The only reason Trump is president is because he is him, no-one else could have done it. His skills are as difficult to define as to counter, but they certainly include a mysterious ability to reset popular opinion. Trump was creating the consensus for his policies as he ran. The proof of that is he never possessed a large lead, but rather came from behind to squeak in.

    And by the way, he may have supported the bailout, but now he is engaged in a series of shakedowns of the auto corporations (Japanese and American).

    Read More
  75. @res
    Speaking of creativity, what do people here think of Eysenck's theory of creativity being related to his concept of psychoticism?

    I searched the blog and saw a number of references to Eysenck. This one was particularly interesting, but did not cover this issue even though it was the only hit for "psychoticism":
    http://www.unz.com/jthompson/in-what-way-are-eysenck-and-gottfredson

    Speaking of that post, there was an interesting question from Rolfe (and a response from Bruce Charlton) in the comments there:

    One of the most curious dead ends in psychology is Eysenck's cortical arousal theory of introversion and extroversion–essentially that extroverts have higher thresholds of arousal so have to make a nuisance of themselves at parties or take up base jumping just to feel normal. It seems such a promising idea, but it went nowhere. Thoughts?
     

    That was still in vogue when I was in Eysenck’s department, but I recall that the data simply went against it, so it was dropped. Plausible idea, but not substantiated, at that time at least.

    Read More
  76. headrick says:

    Obrazovanshchina- hmmm .Being an intellectual is defined by the observers personal reference mostly I think. Being educated but still a fool accusation might simply mean the the accused subject refuses to join the appropriate cliques. Very slippery slope indeed. Global warming skepticism , feminism etc might be litmus tests by some for being an educated fool because they refuse to belong the “intellectual” club position on these matters. Maybe I don’t appreciate the subtle aspects of it, but lost of knee jerk skeptics are just basically loners who don’t seek the approbation of their clan. Maybe so. I would like to know more about the application of the term. – seems on the surface like just another pie to toss in the face of an opponent. I had an aunt- proud member of the association of university women, and was fond of the “they say—” argument. Being a self described intellectual I guess. Comes down to who has hijacked the intellectual clique and imposed their preferred belief system, and you must kiss the ring to be considered a member. NO thanks.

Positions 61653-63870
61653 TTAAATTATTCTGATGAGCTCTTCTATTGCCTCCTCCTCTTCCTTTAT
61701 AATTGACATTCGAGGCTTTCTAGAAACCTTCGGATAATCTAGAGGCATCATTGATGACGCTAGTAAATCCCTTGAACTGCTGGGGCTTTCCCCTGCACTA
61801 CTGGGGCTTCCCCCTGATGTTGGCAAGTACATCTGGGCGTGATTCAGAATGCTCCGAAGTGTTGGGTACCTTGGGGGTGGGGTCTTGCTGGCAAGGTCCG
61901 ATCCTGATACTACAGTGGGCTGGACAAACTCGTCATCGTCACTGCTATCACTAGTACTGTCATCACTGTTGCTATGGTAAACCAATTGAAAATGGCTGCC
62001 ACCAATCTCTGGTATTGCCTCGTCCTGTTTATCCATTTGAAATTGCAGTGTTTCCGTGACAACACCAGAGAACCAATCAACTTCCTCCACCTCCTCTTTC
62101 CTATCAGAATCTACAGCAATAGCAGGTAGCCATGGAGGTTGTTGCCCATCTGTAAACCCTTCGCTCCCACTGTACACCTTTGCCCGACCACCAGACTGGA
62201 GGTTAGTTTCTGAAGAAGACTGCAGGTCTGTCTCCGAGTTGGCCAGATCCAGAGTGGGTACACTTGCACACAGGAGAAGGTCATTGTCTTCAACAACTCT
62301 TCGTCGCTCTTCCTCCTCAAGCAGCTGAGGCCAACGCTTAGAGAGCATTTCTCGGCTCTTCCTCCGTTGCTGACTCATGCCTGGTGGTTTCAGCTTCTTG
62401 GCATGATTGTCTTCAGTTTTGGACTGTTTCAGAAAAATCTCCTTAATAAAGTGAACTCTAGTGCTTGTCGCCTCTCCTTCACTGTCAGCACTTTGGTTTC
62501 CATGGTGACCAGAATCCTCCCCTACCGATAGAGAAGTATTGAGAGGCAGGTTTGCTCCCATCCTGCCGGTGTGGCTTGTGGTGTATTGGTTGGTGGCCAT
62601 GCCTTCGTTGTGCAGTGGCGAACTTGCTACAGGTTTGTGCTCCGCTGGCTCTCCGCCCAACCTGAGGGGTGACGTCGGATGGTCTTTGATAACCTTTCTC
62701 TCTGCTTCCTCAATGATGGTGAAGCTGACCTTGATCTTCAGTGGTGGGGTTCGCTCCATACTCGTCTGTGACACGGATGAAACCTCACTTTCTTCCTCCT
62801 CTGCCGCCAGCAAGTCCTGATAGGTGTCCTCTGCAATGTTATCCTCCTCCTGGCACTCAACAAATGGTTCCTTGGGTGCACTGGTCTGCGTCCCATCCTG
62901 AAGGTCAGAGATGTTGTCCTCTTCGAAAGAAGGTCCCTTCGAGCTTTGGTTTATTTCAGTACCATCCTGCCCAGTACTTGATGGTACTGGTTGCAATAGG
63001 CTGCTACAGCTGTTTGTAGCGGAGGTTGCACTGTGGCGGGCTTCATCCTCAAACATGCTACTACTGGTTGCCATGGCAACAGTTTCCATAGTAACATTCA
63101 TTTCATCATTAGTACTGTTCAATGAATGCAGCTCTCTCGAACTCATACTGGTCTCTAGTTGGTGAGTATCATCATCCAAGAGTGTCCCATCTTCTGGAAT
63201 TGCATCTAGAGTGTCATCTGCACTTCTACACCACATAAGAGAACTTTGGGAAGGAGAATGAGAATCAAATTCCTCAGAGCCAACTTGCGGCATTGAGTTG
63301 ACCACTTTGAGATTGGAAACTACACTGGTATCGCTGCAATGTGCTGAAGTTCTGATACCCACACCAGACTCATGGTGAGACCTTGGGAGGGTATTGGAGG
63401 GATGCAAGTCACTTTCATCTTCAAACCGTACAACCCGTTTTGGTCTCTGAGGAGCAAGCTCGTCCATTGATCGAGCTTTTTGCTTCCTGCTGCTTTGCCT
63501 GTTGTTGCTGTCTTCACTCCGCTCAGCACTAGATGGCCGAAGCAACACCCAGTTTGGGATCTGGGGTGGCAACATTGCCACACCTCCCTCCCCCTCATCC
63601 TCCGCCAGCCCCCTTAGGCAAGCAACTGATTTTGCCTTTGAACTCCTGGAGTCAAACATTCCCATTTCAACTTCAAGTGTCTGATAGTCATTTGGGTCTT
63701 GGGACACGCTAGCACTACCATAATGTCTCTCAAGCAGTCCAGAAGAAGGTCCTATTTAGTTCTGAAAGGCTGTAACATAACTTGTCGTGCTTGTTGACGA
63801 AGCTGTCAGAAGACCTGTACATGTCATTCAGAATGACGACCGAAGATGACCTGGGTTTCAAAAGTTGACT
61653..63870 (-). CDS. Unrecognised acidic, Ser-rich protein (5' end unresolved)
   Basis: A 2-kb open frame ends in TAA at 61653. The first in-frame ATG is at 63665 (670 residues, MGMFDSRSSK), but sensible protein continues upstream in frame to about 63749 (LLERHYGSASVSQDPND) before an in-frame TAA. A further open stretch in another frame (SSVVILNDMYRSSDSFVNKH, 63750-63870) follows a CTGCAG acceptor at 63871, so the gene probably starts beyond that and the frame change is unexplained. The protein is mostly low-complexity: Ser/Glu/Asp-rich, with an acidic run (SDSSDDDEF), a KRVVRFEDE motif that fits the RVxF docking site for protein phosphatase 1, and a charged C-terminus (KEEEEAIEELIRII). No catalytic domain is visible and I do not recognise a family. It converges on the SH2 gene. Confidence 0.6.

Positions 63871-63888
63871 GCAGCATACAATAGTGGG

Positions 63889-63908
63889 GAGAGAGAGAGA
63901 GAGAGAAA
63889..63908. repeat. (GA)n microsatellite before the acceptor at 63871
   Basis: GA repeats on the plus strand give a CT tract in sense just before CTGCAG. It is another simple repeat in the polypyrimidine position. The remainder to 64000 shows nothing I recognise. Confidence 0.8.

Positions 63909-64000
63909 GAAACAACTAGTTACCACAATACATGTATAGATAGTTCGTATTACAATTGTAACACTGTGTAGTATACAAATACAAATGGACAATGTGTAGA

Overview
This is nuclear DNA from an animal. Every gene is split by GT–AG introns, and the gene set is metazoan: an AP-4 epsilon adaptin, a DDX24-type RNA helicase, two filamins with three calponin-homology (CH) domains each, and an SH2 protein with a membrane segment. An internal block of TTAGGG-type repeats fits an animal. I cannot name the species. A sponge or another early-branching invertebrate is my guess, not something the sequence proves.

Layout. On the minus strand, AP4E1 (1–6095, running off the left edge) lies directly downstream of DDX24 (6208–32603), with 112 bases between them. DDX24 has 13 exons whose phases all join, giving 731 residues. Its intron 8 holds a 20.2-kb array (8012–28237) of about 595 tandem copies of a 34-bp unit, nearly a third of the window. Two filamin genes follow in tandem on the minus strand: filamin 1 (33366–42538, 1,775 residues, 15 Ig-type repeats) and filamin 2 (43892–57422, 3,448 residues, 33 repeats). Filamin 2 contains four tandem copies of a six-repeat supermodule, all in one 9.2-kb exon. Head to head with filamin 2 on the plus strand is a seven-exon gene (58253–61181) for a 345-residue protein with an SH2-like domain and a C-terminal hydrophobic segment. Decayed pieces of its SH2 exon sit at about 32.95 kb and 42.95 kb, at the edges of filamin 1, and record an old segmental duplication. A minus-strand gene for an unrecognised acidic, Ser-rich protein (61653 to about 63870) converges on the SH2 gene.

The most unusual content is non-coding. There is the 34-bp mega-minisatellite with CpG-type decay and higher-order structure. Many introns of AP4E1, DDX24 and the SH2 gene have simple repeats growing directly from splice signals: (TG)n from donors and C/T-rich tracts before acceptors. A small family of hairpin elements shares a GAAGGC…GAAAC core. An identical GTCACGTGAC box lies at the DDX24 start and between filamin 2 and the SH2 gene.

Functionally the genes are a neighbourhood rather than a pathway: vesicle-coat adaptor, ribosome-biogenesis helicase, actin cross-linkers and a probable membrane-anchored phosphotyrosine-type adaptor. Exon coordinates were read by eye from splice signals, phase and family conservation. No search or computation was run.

Read More
    • Replies: @utu
    "Being educated but still a fool accusation might simply mean the the accused subject refuses to join the appropriate cliques."

    It is the opposite. Obrazovanshchina members know which cliques (for reputation, benefits and profits) to join. Once they join them they toe the party line and stop evaluating on their own. They do not have to think. They just read daily, say the NYT, and get the idea what is right or is wrong for today, what to be for and what to be against. In other words they do not need to think anymore and still be right in their mind. But it is all about being in the clique that bestows the benefits. Not only material ones but also moral, like to be considered a good person. A true intellectual tries to think things through before making up his mind. And if his conclusion leads him to be against the clique position he must be ready to suffer the consequences. Then it becomes the issue of character. The worst part about obrazovanshchina is that they think they think. They are not aware they do not think. In the clique there are cynical and crafty operators, the careerists who know exactly what they are doing and what is going on but they do not care because this is not their prerogative. Their careers are. They are not the true obrazovanshchina.
  77. utu says:
    @headrick